Troubled UN climate talks stall

2012-12-07 18:32

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Doha – The UN climate negotiators locked horns on the final day of talks in Doha to halt the march of global warming, deeply divided on extending the greenhouse gas-curbing Kyoto Protocol and funding for poor countries.

Delegates knuckled down for a long day and night of final haggling to find consensus on an interim plan to rein in climate change and smooth the way to a new deal that must enter into force in 2020.

"There is a high level of disappointment with the current package," Nauru Foreign Minister Kieren Keke, chairperson of the Alliance of Small Island States, told a lunch-time stock-taking meeting that followed overnight talks.

"On the whole, the current package is largely about continuing to talk and very little about action. Accepting the current package for AOSIS entails a very high if not unacceptable risk to our countries."

Funding to help poor countries deal with the fallout from global warming and convert to planet-friendlier energy sources remains a key sticking point between negotiators from nearly 200 countries gathered in the Qatari capital.

Developed countries are being pressed to show how they intend to keep a promise to raise climate funding for poor countries to $100bn per year by 2020 - up from a total of $30bn in 2010-2012.

Developing countries say they need at least another $60bn between now and 2015 to deal with increased droughts, floods, rising sea levels and storms.

But the United States and European Union have refused to put concrete figures on the table for 2013-2020 funding, citing tough financial times.

Hot air

Also in dispute is "hot air", the name given to Earth-warming greenhouse gas emission quotas that countries were given under the first leg of the 1997 Kyoto Protocol and did not use - about 13bn tons in total.

The credits can be sold to nations battling to meet their own quotas, meaning greenhouse gas levels decrease on paper but not in the atmosphere.

Poland and Russia emitted much less than their lenient limits, and insisted in Doha on being allowed to bank the difference beyond 2012 - a move most other parties vehemently oppose.

Agreement on hot air is key to the Doha delegates extending the life of the Kyoto pact, whose first leg expires on 31 December.

The protocol is the world's only binding pact on curbing greenhouse gases, but locks in only developed nations and excludes major developing polluters such as China and India, as well as the United States, which refused to ratify it.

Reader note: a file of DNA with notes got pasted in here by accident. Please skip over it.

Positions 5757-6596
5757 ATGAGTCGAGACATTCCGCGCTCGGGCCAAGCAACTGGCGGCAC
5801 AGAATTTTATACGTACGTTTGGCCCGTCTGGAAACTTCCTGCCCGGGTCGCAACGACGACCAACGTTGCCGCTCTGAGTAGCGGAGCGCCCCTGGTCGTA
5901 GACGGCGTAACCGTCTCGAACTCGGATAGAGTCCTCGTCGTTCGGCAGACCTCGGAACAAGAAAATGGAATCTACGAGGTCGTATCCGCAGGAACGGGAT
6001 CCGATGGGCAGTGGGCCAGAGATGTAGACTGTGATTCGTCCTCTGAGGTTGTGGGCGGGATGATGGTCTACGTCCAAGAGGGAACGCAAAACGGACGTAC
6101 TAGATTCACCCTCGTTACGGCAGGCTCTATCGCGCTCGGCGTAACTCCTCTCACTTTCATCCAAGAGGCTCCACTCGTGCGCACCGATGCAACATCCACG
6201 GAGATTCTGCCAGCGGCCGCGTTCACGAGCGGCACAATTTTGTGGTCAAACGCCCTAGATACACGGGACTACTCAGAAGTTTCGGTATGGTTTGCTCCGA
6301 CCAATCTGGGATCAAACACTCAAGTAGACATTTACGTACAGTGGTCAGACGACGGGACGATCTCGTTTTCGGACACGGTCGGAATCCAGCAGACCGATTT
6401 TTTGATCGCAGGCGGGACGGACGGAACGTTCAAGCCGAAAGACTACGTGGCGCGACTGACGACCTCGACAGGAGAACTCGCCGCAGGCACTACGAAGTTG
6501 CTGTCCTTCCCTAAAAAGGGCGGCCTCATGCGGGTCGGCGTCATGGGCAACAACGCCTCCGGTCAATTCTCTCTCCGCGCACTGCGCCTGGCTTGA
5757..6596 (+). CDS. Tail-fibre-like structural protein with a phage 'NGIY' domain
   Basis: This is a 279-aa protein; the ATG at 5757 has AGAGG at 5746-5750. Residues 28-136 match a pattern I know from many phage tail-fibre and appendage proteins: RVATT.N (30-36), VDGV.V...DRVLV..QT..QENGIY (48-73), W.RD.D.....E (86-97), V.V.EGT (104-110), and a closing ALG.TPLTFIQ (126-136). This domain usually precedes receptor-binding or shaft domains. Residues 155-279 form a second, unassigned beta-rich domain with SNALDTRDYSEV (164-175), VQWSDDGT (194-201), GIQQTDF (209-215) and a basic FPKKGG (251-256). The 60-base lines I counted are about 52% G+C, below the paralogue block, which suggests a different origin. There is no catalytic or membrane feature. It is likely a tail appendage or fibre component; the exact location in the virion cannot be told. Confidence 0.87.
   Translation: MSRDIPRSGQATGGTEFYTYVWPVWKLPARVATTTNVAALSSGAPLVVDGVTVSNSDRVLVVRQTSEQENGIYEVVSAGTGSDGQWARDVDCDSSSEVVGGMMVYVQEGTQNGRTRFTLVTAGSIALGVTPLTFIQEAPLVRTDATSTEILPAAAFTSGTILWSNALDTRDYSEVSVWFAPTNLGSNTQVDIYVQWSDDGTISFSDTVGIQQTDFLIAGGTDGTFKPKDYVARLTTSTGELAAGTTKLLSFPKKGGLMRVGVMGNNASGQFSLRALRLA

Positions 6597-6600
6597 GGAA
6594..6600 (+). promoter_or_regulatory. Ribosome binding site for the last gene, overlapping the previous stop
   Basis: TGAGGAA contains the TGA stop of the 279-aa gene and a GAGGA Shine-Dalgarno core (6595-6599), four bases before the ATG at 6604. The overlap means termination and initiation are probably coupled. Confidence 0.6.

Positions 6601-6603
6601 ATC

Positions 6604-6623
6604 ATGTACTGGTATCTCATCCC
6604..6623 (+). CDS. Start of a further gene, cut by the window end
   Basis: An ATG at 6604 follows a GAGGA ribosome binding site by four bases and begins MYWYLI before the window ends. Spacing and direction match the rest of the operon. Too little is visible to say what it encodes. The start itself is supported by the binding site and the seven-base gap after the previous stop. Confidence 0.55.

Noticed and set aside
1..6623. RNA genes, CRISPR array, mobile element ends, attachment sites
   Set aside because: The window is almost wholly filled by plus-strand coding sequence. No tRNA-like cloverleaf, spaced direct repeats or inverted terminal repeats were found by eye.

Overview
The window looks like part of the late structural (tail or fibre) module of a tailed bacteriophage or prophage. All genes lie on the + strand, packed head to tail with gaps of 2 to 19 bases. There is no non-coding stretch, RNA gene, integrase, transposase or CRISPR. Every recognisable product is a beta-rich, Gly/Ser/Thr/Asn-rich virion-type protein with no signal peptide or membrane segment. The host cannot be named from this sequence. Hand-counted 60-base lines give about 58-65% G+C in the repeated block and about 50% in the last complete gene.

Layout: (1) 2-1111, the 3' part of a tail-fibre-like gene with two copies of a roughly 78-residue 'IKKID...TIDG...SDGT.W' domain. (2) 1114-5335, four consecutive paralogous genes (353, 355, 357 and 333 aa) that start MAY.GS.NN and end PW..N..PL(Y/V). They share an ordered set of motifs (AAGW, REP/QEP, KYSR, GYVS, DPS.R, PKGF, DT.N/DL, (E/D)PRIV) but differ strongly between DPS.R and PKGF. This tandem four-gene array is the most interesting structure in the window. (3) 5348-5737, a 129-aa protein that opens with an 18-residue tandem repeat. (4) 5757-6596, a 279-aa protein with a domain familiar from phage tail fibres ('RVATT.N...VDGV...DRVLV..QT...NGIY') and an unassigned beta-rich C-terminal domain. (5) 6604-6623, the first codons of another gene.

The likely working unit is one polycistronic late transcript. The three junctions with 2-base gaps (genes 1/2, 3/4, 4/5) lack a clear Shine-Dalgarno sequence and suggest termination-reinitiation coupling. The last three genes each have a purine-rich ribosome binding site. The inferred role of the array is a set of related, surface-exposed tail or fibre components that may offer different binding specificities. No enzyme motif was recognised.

A new 2020 deal, due to be finalised by 2015, will include commitments for all the nations of the world.

The duration of an interim "second commitment period" of Kyoto is also in contention.

"I understand that every party may not be fully satisfied with the individual outcomes that you are considering," conference president Abdullah bin Hamad al-Attiyah of Qatar told delegates on Friday.

Human survival

"I would like to ask you not to see any of these in isolation but rather consider them all part of an overall, balanced package that allows Doha to be a gateway to increased climate action."

NGOs and delegates have expressed frustration at the pace of negotiations that coincided with a slew of fresh scientific warnings that Earth faces a calamitous future of more frequent extreme weather events.

"This is about human survival," Greenpeace chief executive Kumi Naidoo told AFP in the final hours of the talks.

The Philippines urged bickering climate negotiators on Thursday to take heed from the deadly typhoon that struck the archipelago this week and wake up to the realities of global warming.

"As we sit here, every single hour, even as we vacillate and procrastinate here, the death toll is rising," said climate envoy Naderev Sano.

German Environment Minister Peter Altmaier has predicted that the talks, notorious for running way over schedule, "will be on the knife's edge up to the last moment".

Read more on:    un  |  eu  |  qatar  |  us  |  environment  |  climate change

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